Does Microsoft care about WebRTC? Is Microsoft trying to kill or delay WebRTC? These are questions that have been asked since WebRTC became a more mainstream buzzword and one that I am asked all the time. I will address both of these topics below along with Microsoft’s new WebRTC prototype it announced last Friday.
Microsoft has been very active in its standardization. It has actually put in more effort for many years compared to most others in the industry. Microsoft originally drew some ire when it introduced CU-RTC-Web – an alternative implementation model to the current specification. Many interpreted this as an attempt to stall the WebRTC standardization process. However, over time the community has come around to many of Microsoft’s proposals.
- “What IP address can I reach you on?”
- “Should we do an audio or video call?”
- “What codecs shall we use?”
SDP encapsulates these questions and more and allows these parameters to be negotiated so the call can successfully set up.
SDP was first standardized in 1998, back when H.323 was the VoIP technology du jour and when Google was an unfunded idea. The WebRTC community has managed to leverage and extend SDP for its needs, but this can be clunky and ultimately limits WebRTC’s applicability. SDP is certainly not friendly to web developers without a VoIP background (follow the link to see what a WebRTC SDP looks like). Slowly, more of the community has sided with the “anti-SDP” camp. These efforts have coalesced into the Object RTC group (see my ORCA post for more on this). Many believe this implementation of WebRTC may be part of WebRTC 2.0 with the current specification comprising WebRTC 1.0.
Earlier this month, Microsoft announced it would not support WebRTC 1.0. WebRTC ORTC is “under consideration” – so it is definitely on the Internet Explorer radar along with 68 other features in this category. Just last Friday, Microsoft announced an updated prototype implementation that uses ORTC to set up an H.264 call. It is implemented as an extension for Internet Explorer and Chrome.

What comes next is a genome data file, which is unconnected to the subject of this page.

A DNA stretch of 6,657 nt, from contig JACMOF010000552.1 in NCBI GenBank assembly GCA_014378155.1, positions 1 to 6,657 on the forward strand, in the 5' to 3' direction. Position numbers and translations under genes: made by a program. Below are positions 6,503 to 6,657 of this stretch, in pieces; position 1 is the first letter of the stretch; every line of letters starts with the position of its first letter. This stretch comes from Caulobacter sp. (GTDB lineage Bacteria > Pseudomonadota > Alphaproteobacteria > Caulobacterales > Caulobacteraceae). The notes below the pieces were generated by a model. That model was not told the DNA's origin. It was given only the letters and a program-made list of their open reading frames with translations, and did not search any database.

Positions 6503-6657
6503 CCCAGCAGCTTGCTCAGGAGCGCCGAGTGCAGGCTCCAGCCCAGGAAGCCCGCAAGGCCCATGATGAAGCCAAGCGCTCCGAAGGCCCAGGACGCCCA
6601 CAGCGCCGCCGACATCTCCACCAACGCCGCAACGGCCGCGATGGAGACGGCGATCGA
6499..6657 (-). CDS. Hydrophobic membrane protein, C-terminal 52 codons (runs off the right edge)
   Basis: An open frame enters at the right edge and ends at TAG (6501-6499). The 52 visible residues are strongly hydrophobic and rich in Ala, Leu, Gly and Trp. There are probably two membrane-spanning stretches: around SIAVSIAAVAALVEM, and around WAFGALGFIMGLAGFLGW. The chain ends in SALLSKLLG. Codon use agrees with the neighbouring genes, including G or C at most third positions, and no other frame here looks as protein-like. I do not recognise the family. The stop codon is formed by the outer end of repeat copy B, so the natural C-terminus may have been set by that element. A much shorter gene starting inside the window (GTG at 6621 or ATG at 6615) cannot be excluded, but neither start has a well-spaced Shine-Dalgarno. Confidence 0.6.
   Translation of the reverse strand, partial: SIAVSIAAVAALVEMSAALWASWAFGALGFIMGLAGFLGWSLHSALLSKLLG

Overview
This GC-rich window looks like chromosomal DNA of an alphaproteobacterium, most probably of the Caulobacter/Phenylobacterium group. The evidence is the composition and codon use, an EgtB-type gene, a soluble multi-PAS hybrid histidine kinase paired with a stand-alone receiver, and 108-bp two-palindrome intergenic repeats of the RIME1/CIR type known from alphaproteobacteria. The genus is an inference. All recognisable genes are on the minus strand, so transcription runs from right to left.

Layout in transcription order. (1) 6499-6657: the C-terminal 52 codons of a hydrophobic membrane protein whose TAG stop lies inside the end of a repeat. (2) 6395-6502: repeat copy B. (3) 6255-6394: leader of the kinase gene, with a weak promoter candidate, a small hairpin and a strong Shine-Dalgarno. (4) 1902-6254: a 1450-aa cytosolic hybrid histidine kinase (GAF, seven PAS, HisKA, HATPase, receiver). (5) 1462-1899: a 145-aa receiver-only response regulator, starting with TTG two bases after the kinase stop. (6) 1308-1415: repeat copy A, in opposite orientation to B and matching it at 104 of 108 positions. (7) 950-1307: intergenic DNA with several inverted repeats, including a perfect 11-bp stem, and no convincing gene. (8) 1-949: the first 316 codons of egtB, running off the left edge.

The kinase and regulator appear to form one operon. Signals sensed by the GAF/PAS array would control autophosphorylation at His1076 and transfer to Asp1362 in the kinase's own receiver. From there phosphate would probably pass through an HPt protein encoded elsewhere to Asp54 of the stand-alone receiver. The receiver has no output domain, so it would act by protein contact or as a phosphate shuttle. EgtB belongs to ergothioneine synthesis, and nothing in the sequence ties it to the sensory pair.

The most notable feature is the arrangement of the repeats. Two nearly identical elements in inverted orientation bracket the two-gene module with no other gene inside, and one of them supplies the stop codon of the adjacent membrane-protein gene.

So does this mean Microsoft is a driving force for WebRTC technology or does it want to kill it? It takes considerable resources to commit people to standardization activities and develop multiple prototypes – particularly ones that work across browsers. Clearly someone at Microsoft cares. However, for a company worth $330 billion, this development is not a big deal in the grand scheme of things. Internet Explorer has never been known to be at the forefront of browser technology. WebRTC is unlikely to be an exception. Assuming ORTC does become part of WebRTC 2.0, at least Microsoft will have a good chance of taking a more meaningful role in browser-based communications as a fast follower.
This is certainly not a positive development for those who were hoping that WebRTC would be a ubiquitous technology in all browsers within the next year. The good news is that WebRTC still works, just not everywhere. Efforts like ORTC will likely make WebRTC technology even more applicable and easier to use. Is this a hiccup for WebRTC? Some may say, “Yes.” Is it unsurmountable? No. Just use Microsoft’s plug-in for proof.
Want to learn more about WebRTC’s next move? Download the results of our 2014 WebRTC Impact Survey here.